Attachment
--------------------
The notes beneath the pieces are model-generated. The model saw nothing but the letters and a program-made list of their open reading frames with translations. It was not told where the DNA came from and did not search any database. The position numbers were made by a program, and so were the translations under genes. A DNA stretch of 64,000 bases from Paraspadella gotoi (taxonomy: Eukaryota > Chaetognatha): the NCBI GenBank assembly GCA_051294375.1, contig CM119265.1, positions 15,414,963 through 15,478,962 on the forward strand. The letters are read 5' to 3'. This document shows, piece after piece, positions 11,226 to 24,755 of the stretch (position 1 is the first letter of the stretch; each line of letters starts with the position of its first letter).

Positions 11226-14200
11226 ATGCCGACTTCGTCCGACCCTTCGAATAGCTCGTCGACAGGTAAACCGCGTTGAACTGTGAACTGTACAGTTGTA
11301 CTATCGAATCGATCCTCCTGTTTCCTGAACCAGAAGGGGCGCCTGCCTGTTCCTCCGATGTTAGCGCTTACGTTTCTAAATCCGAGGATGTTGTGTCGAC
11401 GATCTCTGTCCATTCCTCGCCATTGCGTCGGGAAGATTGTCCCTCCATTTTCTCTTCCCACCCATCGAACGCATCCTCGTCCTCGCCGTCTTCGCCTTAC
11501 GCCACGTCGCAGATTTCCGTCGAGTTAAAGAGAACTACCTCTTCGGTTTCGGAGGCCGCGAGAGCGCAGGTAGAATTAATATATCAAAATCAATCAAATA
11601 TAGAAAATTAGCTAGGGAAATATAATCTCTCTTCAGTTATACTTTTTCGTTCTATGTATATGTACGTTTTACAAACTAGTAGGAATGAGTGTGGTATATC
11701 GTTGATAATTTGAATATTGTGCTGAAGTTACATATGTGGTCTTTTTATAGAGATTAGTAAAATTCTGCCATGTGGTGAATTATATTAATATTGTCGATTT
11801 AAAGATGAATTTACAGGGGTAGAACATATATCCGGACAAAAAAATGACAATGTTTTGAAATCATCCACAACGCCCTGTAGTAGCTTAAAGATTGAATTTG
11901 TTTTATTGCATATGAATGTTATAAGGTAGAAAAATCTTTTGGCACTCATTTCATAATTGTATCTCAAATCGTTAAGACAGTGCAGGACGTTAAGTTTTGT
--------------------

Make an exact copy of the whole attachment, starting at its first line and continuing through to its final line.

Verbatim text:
The notes beneath the pieces are model-generated. The model saw nothing but the letters and a program-made list of their open reading frames with translations. It was not told where the DNA came from and did not search any database. The position numbers were made by a program, and so were the translations under genes. A DNA stretch of 64,000 bases from Paraspadella gotoi (taxonomy: Eukaryota > Chaetognatha): the NCBI GenBank assembly GCA_051294375.1, contig CM119265.1, positions 15,414,963 through 15,478,962 on the forward strand. The letters are read 5' to 3'. This document shows, piece after piece, positions 11,226 to 24,755 of the stretch (position 1 is the first letter of the stretch; each line of letters starts with the position of its first letter).

Positions 11226-14200
11226 ATGCCGACTTCGTCCGACCCTTCGAATAGCTCGTCGACAGGTAAACCGCGTTGAACTGTGAACTGTACAGTTGTA
11301 CTATCGAATCGATCCTCCTGTTTCCTGAACCAGAAGGGGCGCCTGCCTGTTCCTCCGATGTTAGCGCTTACGTTTCTAAATCCGAGGATGTTGTGTCGAC
11401 GATCTCTGTCCATTCCTCGCCATTGCGTCGGGAAGATTGTCCCTCCATTTTCTCTTCCCACCCATCGAACGCATCCTCGTCCTCGCCGTCTTCGCCTTAC
11501 GCCACGTCGCAGATTTCCGTCGAGTTAAAGAGAACTACCTCTTCGGTTTCGGAGGCCGCGAGAGCGCAGGTAGAATTAATATATCAAAATCAATCAAATA
11601 TAGAAAATTAGCTAGGGAAATATAATCTCTCTTCAGTTATACTTTTTCGTTCTATGTATATGTACGTTTTACAAACTAGTAGGAATGAGTGTGGTATATC
11701 GTTGATAATTTGAATATTGTGCTGAAGTTACATATGTGGTCTTTTTATAGAGATTAGTAAAATTCTGCCATGTGGTGAATTATATTAATATTGTCGATTT
11801 AAAGATGAATTTACAGGGGTAGAACATATATCCGGACAAAAAAATGACAATGTTTTGAAATCATCCACAACGCCCTGTAGTAGCTTAAAGATTGAATTTG
11901 TTTTATTGCATATGAATGTTATAAGGTAGAAAAATCTTTTGGCACTCATTTCATAATTGTATCTCAAATCGTTAAGACAGTGCAGGACGTTAAGTTTTGT